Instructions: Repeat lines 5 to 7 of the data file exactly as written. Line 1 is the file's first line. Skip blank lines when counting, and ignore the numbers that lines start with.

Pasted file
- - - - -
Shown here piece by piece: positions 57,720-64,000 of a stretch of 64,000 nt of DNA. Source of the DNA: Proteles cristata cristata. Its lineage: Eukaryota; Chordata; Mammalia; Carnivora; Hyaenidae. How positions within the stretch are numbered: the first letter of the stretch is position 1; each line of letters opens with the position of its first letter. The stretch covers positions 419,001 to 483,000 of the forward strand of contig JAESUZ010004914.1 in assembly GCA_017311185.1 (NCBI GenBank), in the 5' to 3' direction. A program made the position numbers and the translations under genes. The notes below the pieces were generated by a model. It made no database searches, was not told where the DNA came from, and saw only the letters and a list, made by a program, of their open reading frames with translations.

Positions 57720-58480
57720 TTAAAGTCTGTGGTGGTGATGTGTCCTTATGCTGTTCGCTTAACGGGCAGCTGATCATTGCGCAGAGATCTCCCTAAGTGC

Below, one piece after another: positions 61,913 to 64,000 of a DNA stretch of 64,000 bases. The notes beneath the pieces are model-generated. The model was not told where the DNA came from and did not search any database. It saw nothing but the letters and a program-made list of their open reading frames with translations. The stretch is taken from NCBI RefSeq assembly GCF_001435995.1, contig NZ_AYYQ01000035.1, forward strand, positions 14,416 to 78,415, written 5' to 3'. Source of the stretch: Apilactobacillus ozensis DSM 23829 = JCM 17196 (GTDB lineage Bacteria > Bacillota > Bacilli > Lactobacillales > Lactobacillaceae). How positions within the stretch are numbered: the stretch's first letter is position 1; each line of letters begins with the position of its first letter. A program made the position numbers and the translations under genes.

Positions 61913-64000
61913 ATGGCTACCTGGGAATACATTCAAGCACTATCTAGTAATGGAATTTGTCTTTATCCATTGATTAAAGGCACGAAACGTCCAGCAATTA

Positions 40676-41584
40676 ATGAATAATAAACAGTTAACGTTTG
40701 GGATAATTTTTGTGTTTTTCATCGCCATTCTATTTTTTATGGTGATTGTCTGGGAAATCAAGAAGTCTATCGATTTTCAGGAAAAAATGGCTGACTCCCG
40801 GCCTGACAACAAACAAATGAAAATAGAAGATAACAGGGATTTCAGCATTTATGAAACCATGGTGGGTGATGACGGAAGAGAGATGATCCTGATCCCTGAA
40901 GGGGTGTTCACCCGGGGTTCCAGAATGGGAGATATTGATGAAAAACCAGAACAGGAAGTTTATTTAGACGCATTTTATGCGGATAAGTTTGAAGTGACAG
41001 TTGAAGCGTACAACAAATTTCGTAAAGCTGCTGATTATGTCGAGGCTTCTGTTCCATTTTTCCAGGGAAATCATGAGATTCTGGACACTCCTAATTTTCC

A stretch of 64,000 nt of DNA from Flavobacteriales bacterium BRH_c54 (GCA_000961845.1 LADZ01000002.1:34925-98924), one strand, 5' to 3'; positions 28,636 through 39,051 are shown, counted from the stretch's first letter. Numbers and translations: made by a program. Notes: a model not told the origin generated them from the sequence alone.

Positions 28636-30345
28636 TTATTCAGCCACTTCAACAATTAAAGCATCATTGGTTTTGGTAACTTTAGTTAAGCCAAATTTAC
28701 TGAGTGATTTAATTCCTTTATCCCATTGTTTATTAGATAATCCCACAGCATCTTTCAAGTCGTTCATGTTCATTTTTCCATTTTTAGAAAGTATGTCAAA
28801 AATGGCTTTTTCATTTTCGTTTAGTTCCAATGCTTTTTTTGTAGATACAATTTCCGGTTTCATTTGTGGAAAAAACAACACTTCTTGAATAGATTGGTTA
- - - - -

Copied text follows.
Positions 61913-64000
61913 ATGGCTACCTGGGAATACATTCAAGCACTATCTAGTAATGGAATTTGTCTTTATCCATTGATTAAAGGCACGAAACGTCCAGCAATTA

Positions 40676-41584